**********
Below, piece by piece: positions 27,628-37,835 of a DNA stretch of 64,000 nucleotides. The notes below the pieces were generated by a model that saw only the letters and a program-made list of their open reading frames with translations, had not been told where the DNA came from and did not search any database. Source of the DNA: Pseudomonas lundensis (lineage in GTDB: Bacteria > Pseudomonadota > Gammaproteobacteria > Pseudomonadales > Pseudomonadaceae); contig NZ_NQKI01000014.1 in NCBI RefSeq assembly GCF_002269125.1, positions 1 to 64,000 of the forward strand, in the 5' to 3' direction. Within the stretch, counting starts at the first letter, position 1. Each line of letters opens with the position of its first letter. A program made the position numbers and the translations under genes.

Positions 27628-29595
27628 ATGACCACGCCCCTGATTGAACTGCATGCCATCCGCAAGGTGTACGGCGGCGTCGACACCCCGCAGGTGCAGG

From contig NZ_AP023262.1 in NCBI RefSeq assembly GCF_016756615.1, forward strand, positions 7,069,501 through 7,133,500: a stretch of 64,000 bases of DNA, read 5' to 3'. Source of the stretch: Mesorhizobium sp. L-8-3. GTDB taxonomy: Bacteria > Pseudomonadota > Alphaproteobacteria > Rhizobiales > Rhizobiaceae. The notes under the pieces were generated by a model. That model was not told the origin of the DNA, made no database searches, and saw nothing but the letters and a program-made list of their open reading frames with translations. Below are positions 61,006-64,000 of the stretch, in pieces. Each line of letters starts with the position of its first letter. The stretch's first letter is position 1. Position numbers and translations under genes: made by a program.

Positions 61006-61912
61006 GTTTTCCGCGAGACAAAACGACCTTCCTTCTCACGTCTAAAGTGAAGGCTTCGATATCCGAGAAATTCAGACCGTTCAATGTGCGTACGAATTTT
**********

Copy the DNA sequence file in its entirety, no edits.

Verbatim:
Below, piece by piece: positions 27,628-37,835 of a DNA stretch of 64,000 nucleotides. The notes below the pieces were generated by a model that saw only the letters and a program-made list of their open reading frames with translations, had not been told where the DNA came from and did not search any database. Source of the DNA: Pseudomonas lundensis (lineage in GTDB: Bacteria > Pseudomonadota > Gammaproteobacteria > Pseudomonadales > Pseudomonadaceae); contig NZ_NQKI01000014.1 in NCBI RefSeq assembly GCF_002269125.1, positions 1 to 64,000 of the forward strand, in the 5' to 3' direction. Within the stretch, counting starts at the first letter, position 1. Each line of letters opens with the position of its first letter. A program made the position numbers and the translations under genes.

Positions 27628-29595
27628 ATGACCACGCCCCTGATTGAACTGCATGCCATCCGCAAGGTGTACGGCGGCGTCGACACCCCGCAGGTGCAGG

From contig NZ_AP023262.1 in NCBI RefSeq assembly GCF_016756615.1, forward strand, positions 7,069,501 through 7,133,500: a stretch of 64,000 bases of DNA, read 5' to 3'. Source of the stretch: Mesorhizobium sp. L-8-3. GTDB taxonomy: Bacteria > Pseudomonadota > Alphaproteobacteria > Rhizobiales > Rhizobiaceae. The notes under the pieces were generated by a model. That model was not told the origin of the DNA, made no database searches, and saw nothing but the letters and a program-made list of their open reading frames with translations. Below are positions 61,006-64,000 of the stretch, in pieces. Each line of letters starts with the position of its first letter. The stretch's first letter is position 1. Position numbers and translations under genes: made by a program.

Positions 61006-61912
61006 GTTTTCCGCGAGACAAAACGACCTTCCTTCTCACGTCTAAAGTGAAGGCTTCGATATCCGAGAAATTCAGACCGTTCAATGTGCGTACGAATTTT